I remember elegies and requiems. I remember toasts and chants. I remember blues songs about the midnight crawl and the dead rat swing. I remember someone, it may have been Donleavy, who covered city hall, produced an actual dead rat. He paraded it through the bar, holding it by the tail and addressing it as our esteemed editor in chief. Most everyone remarked upon the likeness of rodent to man, though several allowed as how the rat was a slightly more handsome fellow and carried just less of a stench, and far fewer diseases. We cursed the editor in effigy and then we drank some more to our fates and then we broke into old stories about the time when …
I’m not a rejection junkie. I don’t wallow in them. You send out stories and mostly they come back, mostly with form rejections. You could say it’s not personal, but it is. They don’t want YOUR story. That’s the game, though. It’s stacked against you. You’re a writer. You’d best have a thick hide, and a good dog for company. Cuss a bit and move on. Laugh, if the rejection strikes you as laughable, as sometimes it will.
Last year in this space, I wrote about the journal that rejected a story and then immediately asked me to subscribe, because it “really helps keep us going, and is a great way to keep in touch with our mission, which is always to reproduce the variousness of the impulse to write as a means of increasing the availability of that variousness, for writers.” Now that’s pretty fucking funny, you have to admit.
This week, I had a story rejected by a journal, which I won’t name, because I’m fairly nice guy. The rejection began in the usual way, going on about how the story wasn’t right for the publication, about the decision not being a reflection on my writing, and about the selection process being highly subjective — all perfectly legitmate reasons, except the one about it not being a reflection on my writing; how can it NOT be? But anyway … then came this doozy, which made even my dogs howl with laughter:
Writing is hard work, and writers merit some acknowledgment. This note doesn’t speak to that need.
Huh? What? Really?
So buck up, writers. Bear on. Most of all, keep writing. I can’t say what you’re writing is worth a damn — I haven’t read it. But I feel sure your dog loves you, and it, unconditionally. This blog post speaks to that.
I guess the world is going to have to totter and wheeze along a few more months, if it can. Bob Dylan has a book coming out Nov. 8.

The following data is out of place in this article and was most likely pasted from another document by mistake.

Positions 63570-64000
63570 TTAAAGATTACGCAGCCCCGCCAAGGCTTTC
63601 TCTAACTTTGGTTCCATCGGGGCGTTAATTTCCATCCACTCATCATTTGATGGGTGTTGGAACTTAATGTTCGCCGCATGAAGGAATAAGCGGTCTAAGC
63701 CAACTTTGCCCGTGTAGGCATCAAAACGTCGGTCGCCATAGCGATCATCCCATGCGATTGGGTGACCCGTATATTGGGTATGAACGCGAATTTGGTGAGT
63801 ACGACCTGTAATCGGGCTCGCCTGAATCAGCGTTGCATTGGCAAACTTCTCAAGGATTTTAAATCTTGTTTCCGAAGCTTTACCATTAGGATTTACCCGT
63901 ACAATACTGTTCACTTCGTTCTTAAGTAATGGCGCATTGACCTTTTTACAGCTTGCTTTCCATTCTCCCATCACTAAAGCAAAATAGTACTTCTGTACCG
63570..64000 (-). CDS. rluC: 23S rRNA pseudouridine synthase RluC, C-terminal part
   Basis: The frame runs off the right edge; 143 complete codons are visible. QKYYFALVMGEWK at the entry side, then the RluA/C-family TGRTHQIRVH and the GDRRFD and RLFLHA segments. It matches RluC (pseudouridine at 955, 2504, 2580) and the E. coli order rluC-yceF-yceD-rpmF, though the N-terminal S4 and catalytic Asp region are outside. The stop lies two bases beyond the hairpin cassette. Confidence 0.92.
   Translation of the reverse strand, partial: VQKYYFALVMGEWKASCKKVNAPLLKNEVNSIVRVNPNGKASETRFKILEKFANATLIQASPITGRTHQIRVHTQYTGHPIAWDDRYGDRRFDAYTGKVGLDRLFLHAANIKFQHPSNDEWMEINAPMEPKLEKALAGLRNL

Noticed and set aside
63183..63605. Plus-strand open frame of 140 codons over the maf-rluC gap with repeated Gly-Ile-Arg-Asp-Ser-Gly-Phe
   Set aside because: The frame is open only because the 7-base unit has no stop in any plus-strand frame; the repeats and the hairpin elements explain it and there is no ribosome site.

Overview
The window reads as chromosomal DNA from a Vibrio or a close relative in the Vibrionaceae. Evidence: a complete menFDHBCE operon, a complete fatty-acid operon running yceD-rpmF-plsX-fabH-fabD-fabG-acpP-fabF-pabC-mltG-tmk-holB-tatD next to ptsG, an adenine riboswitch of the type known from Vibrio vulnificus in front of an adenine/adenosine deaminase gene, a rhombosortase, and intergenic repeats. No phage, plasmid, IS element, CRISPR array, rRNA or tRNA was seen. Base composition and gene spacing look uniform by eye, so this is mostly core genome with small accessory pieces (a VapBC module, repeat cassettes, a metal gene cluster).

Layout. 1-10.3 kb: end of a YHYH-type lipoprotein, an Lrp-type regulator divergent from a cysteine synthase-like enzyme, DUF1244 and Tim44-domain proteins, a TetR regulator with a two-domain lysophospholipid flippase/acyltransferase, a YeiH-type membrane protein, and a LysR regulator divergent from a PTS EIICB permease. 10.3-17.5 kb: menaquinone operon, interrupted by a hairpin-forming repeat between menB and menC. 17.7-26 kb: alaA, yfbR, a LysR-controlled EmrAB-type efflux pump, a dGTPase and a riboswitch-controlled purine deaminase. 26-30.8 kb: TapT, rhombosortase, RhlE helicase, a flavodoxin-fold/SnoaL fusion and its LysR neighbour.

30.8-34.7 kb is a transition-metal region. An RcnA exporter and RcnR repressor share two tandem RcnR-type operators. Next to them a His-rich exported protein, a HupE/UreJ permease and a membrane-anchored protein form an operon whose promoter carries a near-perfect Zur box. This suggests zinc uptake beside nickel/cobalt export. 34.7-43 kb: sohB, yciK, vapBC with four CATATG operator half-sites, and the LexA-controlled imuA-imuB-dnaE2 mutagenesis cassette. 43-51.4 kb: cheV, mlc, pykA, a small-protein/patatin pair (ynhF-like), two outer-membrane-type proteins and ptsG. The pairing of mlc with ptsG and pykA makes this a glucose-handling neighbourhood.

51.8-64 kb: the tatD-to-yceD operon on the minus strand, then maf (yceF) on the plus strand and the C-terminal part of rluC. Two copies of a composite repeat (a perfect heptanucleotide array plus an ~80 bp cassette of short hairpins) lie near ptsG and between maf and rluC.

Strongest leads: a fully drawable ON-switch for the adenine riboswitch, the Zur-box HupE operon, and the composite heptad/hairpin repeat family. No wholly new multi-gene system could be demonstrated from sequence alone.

News of “The Philosophy of Modern Song,” a collection of some 60 essays about songs by others artists, thrills me for all sorts of reasons. I love Dylan’s writing style, the cadence and strut of it, how he pulls words from deep weeds and deeper wells, from out behind your ear. Dylan the prose writer is sly, crafty, and half or more of the pleasure of reading him is in the delivery: His money pitch is the knuckleball. Yet it all goes down easy, and you learn so much from the man — he really could quit the day job.
Dylan on Dylan is what we crave, of course, but he’s a notoriously untrustworthy narrator — he aims to tease. He’ll tell us personal stories, as in 2004’s wonderful “Chronicles,” but who knows what’s true and what’s not? (That’s true of any memoir, you know.) I don’t blame Dylan, mind you. I admire him all the more for it, and enjoy the way he messes with us. The man’s an artist, not a fucking vending machine.
But have you ever noticed? He’s at his best as a writer when the subject is someone other than Dylan. My favorite is the Dylan of the “World Gone Wrong” liner notes, where he riffs on “Stack A Lee,” the Mississippi Sheiks, and Blind Willie McTell’s “Broke Down Engine,” like so:
… it’s about variations of human longing — the low hum in meter & syllables. it’s about dupes of commerce & politics colliding on tracks, not being pushed around by ordinary standards. it’s about revival, getting a new lease on life, not just posing there …
This is Dylan at his most honest and open, I suspect: unguarded, wild, going electric on the page — writing about other musicians and their music. That’s what this new book promises to be. Bring it on. Along with promised essays on the likes of Stephen Foster, Elvis Costello, Hank Williams and Nina Simone, here’s hoping he takes on Charley Patton, Tom Waits, Memphis Minnie and John Prine. But hell, it’s his book. Bob, as ever, can write what he wants.